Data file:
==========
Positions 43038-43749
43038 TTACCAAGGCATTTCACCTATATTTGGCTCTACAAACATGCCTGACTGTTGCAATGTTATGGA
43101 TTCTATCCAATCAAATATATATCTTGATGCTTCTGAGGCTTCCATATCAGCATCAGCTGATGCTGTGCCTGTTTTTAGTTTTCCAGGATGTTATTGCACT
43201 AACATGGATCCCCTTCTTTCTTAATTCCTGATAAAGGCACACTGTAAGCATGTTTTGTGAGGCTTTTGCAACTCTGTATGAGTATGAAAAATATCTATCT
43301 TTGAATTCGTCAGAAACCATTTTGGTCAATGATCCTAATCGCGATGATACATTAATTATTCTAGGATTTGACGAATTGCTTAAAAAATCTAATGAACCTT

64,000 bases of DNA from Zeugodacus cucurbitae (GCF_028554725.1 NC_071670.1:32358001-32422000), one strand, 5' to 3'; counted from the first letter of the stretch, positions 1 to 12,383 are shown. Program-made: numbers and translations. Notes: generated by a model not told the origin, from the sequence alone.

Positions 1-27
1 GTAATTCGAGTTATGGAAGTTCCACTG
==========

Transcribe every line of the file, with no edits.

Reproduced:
Positions 43038-43749
43038 TTACCAAGGCATTTCACCTATATTTGGCTCTACAAACATGCCTGACTGTTGCAATGTTATGGA
43101 TTCTATCCAATCAAATATATATCTTGATGCTTCTGAGGCTTCCATATCAGCATCAGCTGATGCTGTGCCTGTTTTTAGTTTTCCAGGATGTTATTGCACT
43201 AACATGGATCCCCTTCTTTCTTAATTCCTGATAAAGGCACACTGTAAGCATGTTTTGTGAGGCTTTTGCAACTCTGTATGAGTATGAAAAATATCTATCT
43301 TTGAATTCGTCAGAAACCATTTTGGTCAATGATCCTAATCGCGATGATACATTAATTATTCTAGGATTTGACGAATTGCTTAAAAAATCTAATGAACCTT

64,000 bases of DNA from Zeugodacus cucurbitae (GCF_028554725.1 NC_071670.1:32358001-32422000), one strand, 5' to 3'; counted from the first letter of the stretch, positions 1 to 12,383 are shown. Program-made: numbers and translations. Notes: generated by a model not told the origin, from the sequence alone.

Positions 1-27
1 GTAATTCGAGTTATGGAAGTTCCACTG